The Nigerian central bank will sanction other banks for enabling crypto transfers and will establish restrictions on trading as we are reading more in our latest cryptocurrency news.
The sanctions are a part of CBN’s efforts to discourage crypto usage and to establish commercial restrictions on crypto trading. The Central Bank Of Nigeria penalized three commercial banks in the country for failing to follow a direct order from the regulation that bans consumers from transacting in crypto. The financial institutions were fined for breaching crypto trading restrictions levied a year ago. Nigerian Central bank fined Stanbic IBTC Bank which happens to be the domestic unit of the Standard Bank Group 500 million naira for two accounts alleged to be used for crypto transactions.
The filing with the Nigerian Exchange LTD alleged that the country’s biggest lender Access Bank Plc was imposed a penalty of 100 millionnaire for not terminating the user accounts. The United Bank of Africa incurred a 100 million naire penalty for a digital currency transaction by a customer and Fidelity Bank on the other hand was fined 14.3 million naira. The executive Wole Adeniyi revealed that Stanbic IBIC followed the central bank regulation but the sanctioned transactions could have passed through the system undetected.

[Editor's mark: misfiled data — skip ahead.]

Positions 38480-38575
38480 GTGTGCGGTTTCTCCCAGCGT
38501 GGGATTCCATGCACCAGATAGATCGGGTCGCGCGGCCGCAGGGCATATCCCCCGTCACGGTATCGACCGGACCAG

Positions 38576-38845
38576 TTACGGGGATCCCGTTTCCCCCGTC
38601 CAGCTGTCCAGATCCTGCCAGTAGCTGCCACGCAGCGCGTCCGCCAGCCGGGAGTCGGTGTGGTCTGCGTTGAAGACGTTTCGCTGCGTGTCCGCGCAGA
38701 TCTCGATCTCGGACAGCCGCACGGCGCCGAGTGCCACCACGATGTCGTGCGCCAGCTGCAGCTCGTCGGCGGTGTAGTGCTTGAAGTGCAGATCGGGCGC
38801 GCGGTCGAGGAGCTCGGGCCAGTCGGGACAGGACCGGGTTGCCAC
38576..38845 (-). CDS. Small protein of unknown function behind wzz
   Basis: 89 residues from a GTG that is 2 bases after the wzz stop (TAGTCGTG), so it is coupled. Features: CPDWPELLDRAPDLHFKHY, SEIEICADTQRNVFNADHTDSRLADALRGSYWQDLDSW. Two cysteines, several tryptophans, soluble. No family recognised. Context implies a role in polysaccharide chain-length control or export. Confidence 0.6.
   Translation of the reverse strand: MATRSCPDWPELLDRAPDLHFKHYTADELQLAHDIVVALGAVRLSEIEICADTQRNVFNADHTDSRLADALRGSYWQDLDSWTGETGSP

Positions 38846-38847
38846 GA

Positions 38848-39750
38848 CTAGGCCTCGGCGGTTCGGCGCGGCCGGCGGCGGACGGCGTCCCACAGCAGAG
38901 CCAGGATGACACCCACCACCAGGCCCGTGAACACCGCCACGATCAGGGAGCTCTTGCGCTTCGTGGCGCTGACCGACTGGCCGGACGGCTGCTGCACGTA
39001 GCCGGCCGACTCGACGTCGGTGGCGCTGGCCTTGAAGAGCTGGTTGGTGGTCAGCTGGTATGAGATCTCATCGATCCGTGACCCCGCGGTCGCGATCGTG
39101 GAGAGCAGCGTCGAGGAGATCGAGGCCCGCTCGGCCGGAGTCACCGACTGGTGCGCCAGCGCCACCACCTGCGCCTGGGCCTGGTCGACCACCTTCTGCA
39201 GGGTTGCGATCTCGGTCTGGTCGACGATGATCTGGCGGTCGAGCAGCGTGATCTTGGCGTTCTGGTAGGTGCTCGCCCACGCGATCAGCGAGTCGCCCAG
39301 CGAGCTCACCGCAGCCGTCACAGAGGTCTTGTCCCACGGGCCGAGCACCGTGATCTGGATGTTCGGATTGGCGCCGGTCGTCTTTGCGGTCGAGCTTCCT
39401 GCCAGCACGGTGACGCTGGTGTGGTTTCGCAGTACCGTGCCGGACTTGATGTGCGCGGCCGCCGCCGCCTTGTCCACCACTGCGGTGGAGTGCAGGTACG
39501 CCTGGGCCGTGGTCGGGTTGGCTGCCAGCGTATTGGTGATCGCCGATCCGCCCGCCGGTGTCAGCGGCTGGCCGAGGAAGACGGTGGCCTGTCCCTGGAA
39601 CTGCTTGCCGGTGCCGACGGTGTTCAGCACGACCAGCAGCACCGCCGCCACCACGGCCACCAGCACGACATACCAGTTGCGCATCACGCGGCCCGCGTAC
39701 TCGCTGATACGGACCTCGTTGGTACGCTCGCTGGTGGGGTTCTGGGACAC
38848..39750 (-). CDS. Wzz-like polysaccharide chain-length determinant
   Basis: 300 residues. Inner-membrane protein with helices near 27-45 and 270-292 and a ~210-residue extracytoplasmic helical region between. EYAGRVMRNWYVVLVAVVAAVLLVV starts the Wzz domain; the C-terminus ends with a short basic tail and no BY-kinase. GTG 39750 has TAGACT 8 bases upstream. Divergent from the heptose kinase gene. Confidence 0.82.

Adeniyi said that the central bank was able to identify the relevant transactions because of advanced capability that the lenders in the country don’t have access to and the platform urged the central bank to share the technology:
“It doesn’t seem that they are going to entertain a refund, but they are now sharing intelligence with us to be able to kind of deter clients.”
Nigeria is not very crypto-friendly but the country is still home to the largest volume of crypto transactions outside of the US. The continent’s most populous country accounts for the biggest proportion of retail users executing transactions under $10,000 as per Chainalysis reports. CNB released an order to close the accounts of holders that are involved in transacting or operating crypto exchanges and the bank also sent the circular to the domestic financial establishments while warning of severe regulatory sanctions if they don’t comply.
Eight months after the ban, the Nigerian financial regulator announced setting up a research unit as a part of the efforts to regulate the industry.
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